Roger Friedman, Showbiz 411


How is the film as an adaptation?

You can feel the full force of Wilson’s play barrel down from the stage and into your living room.
Oliver Jones, Observer

This Ma Rainey’s Black Bottom feels not just adapted but accelerated, as if it were racing to meet the deadline its own characters keep putting off.
Justin Chang, Los Angeles Times

Ruben Santiago-Hudson, who adapted the play for the screen, honors Wilson’s eloquent and vernacular dialogue, which includes moments of wit.
Caryn James, BBC.com

Taking a play and turning it into a film has inherent challenges… The ability it shows to overcome that potential challenge makes it a superior work to the already well done Fences.
Joey Magidson, Awards Radar

Wolfe and screenwriter Ruben Santiago-Hudson have put the play into the movie, rather than vice versa.
Eric Kohn, IndieWire


Ma Rainey's Black Bottom

(Photo by David Lee/Netflix)

Does it transcend its stage play origins?

Ma Rainey feels fresh as a film.
Fionnuala Halligan, Screen International

While you can “feel” the stage origins, over time, that stuff kind of dissipates when the performances are so good.
Matt Goldberg, Collider

There is a static quality to some of the back and forth, but… the contained staginess of the movie comes off as welcome, intimate and, in the hands of these boldly empathetic performers, quite thrilling.
Oliver Jones, Observer

[Santiago-Hudson] and Wolfe do what they can to open up the play but the movie still remains, in a good way, stagey. There’s no way around it.
Roger Friedman, Showbiz 411

The characters move through space as if they were blocked for the stage, and it’s slightly distracting to watch.
Gabriella Geisinger, Digital Spy

Wilson’s dialogue is very “written” sounding, very theatrical, and it almost feels like the entire ensemble are acting on a podium rather than attempting to deliver a legitimate feature film.
Jordan Ruimy, World of Reel


How does the film look?

Right away, it was hard not to notice how striking the imagery of this film is throughout.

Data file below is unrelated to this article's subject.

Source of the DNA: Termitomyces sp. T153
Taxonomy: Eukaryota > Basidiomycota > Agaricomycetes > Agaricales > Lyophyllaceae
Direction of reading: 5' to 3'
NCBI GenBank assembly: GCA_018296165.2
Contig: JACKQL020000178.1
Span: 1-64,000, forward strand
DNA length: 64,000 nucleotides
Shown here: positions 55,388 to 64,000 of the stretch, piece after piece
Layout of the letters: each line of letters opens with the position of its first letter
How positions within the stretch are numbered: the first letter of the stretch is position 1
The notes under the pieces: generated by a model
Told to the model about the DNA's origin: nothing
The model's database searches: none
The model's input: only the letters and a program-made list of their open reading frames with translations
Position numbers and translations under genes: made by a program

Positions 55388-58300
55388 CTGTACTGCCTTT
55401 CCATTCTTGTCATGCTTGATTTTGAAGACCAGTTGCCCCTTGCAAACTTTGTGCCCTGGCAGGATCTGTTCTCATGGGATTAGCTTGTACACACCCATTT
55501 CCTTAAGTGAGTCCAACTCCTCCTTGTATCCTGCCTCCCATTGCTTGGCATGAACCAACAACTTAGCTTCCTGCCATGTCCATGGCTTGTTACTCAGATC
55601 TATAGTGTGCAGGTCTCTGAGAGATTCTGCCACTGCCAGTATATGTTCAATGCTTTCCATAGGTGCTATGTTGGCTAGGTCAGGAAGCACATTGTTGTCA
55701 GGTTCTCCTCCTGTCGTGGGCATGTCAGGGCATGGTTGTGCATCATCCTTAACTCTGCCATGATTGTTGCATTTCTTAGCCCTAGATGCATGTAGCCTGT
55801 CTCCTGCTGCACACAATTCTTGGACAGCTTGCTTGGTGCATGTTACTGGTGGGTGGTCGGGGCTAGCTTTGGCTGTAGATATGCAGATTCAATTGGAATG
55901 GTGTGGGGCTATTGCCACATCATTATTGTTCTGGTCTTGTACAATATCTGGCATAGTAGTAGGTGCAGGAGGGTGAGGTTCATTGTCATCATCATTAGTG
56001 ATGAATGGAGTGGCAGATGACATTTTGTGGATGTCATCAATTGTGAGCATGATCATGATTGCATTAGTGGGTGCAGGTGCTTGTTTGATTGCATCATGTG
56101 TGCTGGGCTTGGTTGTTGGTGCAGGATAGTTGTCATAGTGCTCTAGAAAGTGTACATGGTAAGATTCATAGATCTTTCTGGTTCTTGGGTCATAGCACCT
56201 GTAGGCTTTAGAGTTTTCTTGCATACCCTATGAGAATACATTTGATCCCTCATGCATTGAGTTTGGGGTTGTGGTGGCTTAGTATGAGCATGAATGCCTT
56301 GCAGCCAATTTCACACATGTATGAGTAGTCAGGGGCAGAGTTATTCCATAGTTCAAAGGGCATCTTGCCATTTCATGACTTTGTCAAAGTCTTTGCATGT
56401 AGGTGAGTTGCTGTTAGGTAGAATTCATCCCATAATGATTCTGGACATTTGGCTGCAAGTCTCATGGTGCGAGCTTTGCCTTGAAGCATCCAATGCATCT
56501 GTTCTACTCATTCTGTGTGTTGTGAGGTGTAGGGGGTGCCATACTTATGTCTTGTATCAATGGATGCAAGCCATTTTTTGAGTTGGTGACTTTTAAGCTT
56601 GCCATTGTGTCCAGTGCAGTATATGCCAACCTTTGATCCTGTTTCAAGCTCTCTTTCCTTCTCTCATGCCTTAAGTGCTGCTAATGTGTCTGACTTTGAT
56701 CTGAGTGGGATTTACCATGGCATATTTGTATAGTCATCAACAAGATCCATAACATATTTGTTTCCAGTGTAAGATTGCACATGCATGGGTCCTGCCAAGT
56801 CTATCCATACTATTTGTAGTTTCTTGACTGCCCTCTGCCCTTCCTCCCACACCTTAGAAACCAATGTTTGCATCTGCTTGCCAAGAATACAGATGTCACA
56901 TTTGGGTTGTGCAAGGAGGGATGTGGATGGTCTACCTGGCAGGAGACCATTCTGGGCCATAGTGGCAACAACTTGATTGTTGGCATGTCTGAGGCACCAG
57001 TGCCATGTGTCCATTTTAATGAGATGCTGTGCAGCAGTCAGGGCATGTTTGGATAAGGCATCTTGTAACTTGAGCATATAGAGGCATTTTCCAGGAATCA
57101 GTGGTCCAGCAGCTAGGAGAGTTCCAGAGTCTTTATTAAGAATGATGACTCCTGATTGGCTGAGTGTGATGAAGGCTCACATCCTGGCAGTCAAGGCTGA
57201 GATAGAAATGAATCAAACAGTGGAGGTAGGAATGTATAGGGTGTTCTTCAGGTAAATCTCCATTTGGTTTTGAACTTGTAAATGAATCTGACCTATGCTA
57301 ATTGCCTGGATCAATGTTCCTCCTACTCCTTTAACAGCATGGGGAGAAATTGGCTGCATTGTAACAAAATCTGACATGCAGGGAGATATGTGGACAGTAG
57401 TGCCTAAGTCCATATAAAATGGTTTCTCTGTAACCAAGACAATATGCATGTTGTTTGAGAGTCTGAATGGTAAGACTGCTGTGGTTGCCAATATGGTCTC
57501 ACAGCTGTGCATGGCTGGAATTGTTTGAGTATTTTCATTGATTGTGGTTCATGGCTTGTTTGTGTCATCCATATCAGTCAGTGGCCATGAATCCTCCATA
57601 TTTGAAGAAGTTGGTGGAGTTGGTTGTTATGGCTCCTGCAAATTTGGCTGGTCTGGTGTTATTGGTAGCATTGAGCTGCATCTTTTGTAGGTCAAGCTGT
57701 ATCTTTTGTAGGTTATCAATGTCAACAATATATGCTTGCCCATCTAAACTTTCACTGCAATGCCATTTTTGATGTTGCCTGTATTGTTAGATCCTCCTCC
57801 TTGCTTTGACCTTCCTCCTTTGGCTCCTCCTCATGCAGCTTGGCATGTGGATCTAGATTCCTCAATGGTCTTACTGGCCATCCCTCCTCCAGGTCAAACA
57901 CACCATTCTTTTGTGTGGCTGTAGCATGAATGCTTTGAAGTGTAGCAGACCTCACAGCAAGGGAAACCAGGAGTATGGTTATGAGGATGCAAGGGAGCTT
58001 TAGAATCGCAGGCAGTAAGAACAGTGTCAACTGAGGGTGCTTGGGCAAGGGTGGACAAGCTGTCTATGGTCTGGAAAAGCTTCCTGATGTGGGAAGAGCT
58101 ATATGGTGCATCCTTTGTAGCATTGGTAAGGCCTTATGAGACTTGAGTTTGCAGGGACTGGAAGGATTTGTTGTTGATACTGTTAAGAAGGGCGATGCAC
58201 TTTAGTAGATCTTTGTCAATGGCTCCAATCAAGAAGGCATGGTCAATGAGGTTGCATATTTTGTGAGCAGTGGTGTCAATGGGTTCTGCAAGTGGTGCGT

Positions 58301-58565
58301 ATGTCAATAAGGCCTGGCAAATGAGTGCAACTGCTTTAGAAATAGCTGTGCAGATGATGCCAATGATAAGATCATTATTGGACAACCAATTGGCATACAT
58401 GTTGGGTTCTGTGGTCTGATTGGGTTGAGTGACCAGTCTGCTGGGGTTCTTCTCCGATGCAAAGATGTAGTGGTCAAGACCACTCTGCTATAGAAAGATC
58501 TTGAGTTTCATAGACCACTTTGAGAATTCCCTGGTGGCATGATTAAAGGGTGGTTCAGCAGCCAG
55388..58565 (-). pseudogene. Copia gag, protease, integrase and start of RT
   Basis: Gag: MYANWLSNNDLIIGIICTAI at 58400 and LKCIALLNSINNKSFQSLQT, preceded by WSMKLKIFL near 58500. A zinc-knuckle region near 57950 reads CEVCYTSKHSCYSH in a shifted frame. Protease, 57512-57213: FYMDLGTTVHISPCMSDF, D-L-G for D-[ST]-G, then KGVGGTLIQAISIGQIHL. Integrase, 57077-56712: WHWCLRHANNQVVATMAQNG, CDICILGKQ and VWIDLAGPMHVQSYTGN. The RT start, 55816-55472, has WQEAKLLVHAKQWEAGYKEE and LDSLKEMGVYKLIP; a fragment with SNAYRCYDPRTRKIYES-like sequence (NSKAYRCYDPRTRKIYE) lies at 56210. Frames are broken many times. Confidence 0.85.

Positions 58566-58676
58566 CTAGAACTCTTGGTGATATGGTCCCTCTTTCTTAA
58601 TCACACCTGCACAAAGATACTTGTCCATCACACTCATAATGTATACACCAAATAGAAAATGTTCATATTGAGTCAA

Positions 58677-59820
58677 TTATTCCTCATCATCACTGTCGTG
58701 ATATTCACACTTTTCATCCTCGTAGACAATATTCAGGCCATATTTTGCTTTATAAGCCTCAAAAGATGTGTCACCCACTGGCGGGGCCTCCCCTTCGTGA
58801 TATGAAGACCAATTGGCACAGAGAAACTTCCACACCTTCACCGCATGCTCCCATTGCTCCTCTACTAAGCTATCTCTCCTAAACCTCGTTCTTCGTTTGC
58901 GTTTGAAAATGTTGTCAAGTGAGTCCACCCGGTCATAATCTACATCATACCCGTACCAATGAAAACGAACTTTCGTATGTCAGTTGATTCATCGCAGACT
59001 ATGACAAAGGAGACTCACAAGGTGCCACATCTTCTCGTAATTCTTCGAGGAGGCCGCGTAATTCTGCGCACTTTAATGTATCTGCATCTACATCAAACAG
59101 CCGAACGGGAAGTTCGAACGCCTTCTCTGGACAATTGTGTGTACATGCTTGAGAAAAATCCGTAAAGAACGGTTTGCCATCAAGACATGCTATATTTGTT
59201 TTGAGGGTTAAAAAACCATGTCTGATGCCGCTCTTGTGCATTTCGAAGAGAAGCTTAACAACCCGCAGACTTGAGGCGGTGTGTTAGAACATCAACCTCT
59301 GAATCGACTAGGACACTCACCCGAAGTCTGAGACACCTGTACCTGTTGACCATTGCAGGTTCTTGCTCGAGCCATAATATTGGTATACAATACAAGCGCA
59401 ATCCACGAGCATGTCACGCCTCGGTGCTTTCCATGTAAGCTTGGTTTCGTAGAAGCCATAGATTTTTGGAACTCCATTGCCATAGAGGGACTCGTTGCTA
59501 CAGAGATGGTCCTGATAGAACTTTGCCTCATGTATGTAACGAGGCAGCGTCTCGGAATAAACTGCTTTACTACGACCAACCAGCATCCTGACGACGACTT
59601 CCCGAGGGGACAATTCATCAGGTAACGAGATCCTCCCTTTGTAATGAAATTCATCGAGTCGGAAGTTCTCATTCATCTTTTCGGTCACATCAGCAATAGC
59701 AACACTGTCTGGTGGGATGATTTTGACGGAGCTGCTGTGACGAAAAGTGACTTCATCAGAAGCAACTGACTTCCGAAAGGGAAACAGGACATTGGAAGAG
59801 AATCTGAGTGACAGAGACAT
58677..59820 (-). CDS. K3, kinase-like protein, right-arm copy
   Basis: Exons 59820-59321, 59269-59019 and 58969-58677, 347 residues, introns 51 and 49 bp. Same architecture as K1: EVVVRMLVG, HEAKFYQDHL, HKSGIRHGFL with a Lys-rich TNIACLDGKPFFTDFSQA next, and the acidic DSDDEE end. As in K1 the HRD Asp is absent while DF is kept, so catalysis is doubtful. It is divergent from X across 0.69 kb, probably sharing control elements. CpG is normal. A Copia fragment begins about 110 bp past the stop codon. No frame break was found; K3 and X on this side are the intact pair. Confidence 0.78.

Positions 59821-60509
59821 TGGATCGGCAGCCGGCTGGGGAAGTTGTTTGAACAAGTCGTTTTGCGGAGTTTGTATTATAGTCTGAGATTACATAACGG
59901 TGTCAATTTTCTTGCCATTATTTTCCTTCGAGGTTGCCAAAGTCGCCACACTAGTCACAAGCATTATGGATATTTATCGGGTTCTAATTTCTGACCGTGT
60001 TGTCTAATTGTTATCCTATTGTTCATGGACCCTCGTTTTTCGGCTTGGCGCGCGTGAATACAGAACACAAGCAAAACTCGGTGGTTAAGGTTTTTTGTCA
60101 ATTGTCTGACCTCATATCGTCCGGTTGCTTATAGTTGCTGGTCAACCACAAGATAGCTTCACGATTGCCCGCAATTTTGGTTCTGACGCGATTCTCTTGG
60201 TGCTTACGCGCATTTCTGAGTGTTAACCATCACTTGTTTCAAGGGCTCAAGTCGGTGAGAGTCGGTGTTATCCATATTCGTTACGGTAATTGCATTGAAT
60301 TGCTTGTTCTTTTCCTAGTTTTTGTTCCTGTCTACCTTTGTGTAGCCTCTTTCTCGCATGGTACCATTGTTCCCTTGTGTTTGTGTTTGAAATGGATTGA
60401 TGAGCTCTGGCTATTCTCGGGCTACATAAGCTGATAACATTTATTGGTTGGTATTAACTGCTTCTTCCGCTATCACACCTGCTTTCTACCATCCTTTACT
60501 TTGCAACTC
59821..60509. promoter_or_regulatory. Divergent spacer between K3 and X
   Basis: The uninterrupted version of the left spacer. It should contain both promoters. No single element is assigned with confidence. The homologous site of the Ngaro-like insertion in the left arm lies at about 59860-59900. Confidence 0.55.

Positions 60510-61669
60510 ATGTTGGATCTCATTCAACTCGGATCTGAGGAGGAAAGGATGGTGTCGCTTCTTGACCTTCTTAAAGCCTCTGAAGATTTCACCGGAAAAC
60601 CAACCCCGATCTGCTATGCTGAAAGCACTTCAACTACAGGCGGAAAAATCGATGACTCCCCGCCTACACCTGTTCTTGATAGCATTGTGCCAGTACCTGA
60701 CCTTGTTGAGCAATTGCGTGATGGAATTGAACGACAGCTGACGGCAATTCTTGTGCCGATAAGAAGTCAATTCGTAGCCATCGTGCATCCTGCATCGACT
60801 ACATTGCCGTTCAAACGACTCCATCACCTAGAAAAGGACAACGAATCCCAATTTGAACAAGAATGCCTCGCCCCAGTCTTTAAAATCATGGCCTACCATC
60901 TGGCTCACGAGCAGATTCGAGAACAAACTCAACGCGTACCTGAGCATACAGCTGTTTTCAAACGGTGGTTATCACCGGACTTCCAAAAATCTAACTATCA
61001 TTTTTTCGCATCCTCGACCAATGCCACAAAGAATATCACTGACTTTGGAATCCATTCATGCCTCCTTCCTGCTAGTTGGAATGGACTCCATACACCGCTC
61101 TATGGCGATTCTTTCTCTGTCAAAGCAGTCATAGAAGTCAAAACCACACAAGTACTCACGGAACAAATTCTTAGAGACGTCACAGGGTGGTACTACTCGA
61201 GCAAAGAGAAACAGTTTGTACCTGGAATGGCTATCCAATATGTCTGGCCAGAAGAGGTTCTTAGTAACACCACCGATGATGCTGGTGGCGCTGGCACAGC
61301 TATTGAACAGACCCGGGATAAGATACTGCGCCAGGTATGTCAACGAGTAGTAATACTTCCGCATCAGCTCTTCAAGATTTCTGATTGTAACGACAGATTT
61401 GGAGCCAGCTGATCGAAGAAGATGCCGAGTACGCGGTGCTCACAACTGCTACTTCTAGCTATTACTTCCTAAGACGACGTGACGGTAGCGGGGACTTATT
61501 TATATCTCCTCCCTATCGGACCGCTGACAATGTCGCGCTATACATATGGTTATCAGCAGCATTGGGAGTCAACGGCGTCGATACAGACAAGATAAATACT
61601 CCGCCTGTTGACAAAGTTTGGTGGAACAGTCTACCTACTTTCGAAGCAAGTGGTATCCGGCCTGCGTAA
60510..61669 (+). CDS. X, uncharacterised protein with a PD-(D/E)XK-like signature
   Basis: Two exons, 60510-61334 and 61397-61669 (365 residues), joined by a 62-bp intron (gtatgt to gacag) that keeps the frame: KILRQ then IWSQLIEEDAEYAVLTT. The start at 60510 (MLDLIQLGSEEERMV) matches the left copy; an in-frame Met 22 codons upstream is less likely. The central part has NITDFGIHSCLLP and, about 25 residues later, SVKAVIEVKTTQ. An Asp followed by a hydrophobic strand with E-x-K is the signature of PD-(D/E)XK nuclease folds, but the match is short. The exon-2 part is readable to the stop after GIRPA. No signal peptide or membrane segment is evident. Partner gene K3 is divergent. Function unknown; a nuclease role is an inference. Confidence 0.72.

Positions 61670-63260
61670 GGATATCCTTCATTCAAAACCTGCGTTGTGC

Aaron Neuwirth, We Live Entertainment

Tobias Schilesser, who typically shoots action or showy movies alongside the likes of Peter Berg and Bill Condon, delivers a radiant cinematography.
J. Don Birnam, Splash Report

Tobias A. Schliesser’s vibrant cinematography works wonders in up close, but has a flatter quality in some of the interstitial moments between the big set pieces.
Eric Kohn, IndieWire


Ma Rainey's Black Bottom

(Photo by David Lee/Netflix)

Are there any criticisms?

Despite being the titular character, Ma Rainey doesn’t feel like the protagonist, which is disappointing given that this film provides a rare look into Black American queer history.
Flora Spencer Grant, Little White Lies

The film lacks a definitive center to ground its strengths… [It] gets so caught up in its busy dialogue-driven sequences that the purpose behind them can often feel quite thin.
Matt Conway, Battle Royale With Cheese

The film sometimes fails to keep your attention, to keep you engaged in the act of watching.
Gabriella Geisinger, Digital Spy


Does it feel timely?

Even though Ma Rainey’s Black Bottom is set over 90 years ago, it feels unsettlingly timely in the way that all historical films which deal with racism will until these issues are meaningfully addressed.
Flora Spencer Grant, Little White Lies

It’s a story of Black lives and Black music in the early 20th century that has lost little of its significance in the 21st.
Justin Chang, Los Angeles Times

Navigating an entertainment system that’s rigged against people of colour, ownership over one’s art, and knowing your worth are all things that Black artists still grapple with today.
Amon Warmann, Empire Magazine


Ma Rainey's Black Bottom

(Photo by David Lee/Netflix)

How is the ending?

Wilson does not write happy plays, and this one ends on a note that sounds like the weary sigh on a sad trombone.
Peter Debruge, Variety

If you feel a sorrowful pit in your stomach at the conclusion of the proceedings, you will have Boseman’s characterization of Wilson’s heartbreaking character to thank for it.
J. Don Birnam, Splash Report

The climactic act of violence has been staged in oddly stilted terms, though the emotion resonates because of its wider context… [It’s] one of the great cinematic moments of the year.
Eric Kohn, IndieWire


Ma Rainey’s Black Bottom premieres on Netflix on Friday, December 18, 2020.